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CHA_FAN on Your Motherboard – All You Should Know [2024]

Connect a CHA_FAN on your motherboard for optimal cooling.

These days, PC motherboards come in a variety of sizes and shapes. Chipsets, form factors, availability of slots… And offer a a variety of headers (for fans), USB and graphics extensions. We’re talking particularly about th chassis fan today, marked as CHA_FAN.

Your PC setup should include certain considerations for cooling your machine. You run the danger of harming your components if you make a mistake, not to mention the performance hit you’ll experience from thermal throttling.

When it comes to cooling, fans within your case are your greatest buddies. This article examines the definition of a CHA_Fan and the best seven offerings available right now in case your chassis fans needs a replacement.

You must have encountered several different headers on your motherboard when assembling your computer. It’s necessary to mark some of these headers as CHA fans.

CHA_FAN on Your Motherboard

What is a CHA_FAN On Your Motherboard?

Well, a lot of people are inquiring about a motherboard fan header marked “CHA FAN.” It is a specific type of fan header found on computer motherboards

The term “CHA FAN” refers to the chassis fan, which powers extra fans in your system via either a 4-pin or 3-pin connector.

Chassis is another title for your “PC Case,” hence the CHA FAN header is mostly used to power and regulate the extra fans in your PC Case.

You may have between one and six CHA FAN headers in addition to CPU FAN and maybe a CPU OPT header, depending on the motherboard you’re running.

The RPM of 3-pin CHA FAN headers cannot be precisely adjusted (rotations per minute). They normally operate at maximum speed, though lowering the voltage can somewhat reduce it.

RPM can be managed by the operating system, specialized software, or the BIOS. The modifications are made based on information about internal temperatures, such as CPU or system average temperatures.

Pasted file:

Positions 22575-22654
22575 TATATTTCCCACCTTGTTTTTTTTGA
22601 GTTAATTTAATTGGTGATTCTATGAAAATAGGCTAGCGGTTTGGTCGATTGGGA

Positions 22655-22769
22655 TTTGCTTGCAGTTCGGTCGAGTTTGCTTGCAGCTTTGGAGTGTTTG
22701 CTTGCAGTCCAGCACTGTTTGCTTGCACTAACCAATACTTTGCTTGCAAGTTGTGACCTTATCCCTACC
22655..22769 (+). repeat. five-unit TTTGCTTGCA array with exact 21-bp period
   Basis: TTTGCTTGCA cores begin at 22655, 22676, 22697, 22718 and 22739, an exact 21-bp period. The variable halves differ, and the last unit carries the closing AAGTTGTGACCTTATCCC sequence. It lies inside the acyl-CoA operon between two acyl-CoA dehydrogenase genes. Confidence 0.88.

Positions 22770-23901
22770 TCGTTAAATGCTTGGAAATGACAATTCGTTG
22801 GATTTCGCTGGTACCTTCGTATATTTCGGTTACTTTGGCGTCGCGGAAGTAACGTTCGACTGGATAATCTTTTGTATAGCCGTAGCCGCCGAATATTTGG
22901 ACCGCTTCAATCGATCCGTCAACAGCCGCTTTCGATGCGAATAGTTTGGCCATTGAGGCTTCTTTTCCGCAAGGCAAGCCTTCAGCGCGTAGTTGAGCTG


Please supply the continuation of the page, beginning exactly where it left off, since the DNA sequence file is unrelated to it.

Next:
You can see how to manage individual fans in the figure below by changing their fan curve and source temperature sensor.

Depending on where your case fans are hooked in, the “System 1” tab in this MSI BIOS would control the CHA FAN1 Header, “System 2” would control the CHA FAN2 Header, and so forth.

Motherboard Circuit Diagram - Sys_Fan Cha_Fan

Although some motherboard manufacturers refer to their fans as “SYS FAN” rather than “CHA FAN,” they are fundamentally the same. Pulse width modulation on the fourth wire of 4-pin CHA FAN headers enables direct control of the RPM.

For RPM readout and, in some cases, power, you connect your PC fans to the motherboard using these pins. If you want to add a pop of color to your build, CPU fans are available in a variety of diameters, ranging from 10mm to 200mm, and some even incorporate RGB lighting.

If you use a Molex cable to connect your fans to your PSU, they will operate at their maximum speed without any control over the RPM.

You can connect your fans directly to your PSU using a Molex cable, but you’ll not control the RPM as the fans will automatically run at their highest speed.

How is the CHA FAN connected to the motherboard?

The wiring for this fan is four-holed on one end and attached to the fan on the other.  The motherboard of your central processing unit (CPU) or the power supply unit must be attached to the 4-pin side.

The CPU Cabinet system houses the power supply unit (PSU).

Read the following instructions if you want to attach this fan to the motherboard or if you don’t have a power supply:

Take note of where the motherboard is located inside the CPU. These pins will have labels with the names CHA FAN (chassis fans) or SYSFAN placed close to them (systems fan)., four pins are used.

The socket end of your wire must be inserted into one of these pins. Your fan’s wire may still enter the pin, leaving the first end of the pin empty, even if it is three-pinned. It is possible to change the temperature of the motherboard-mounted fans.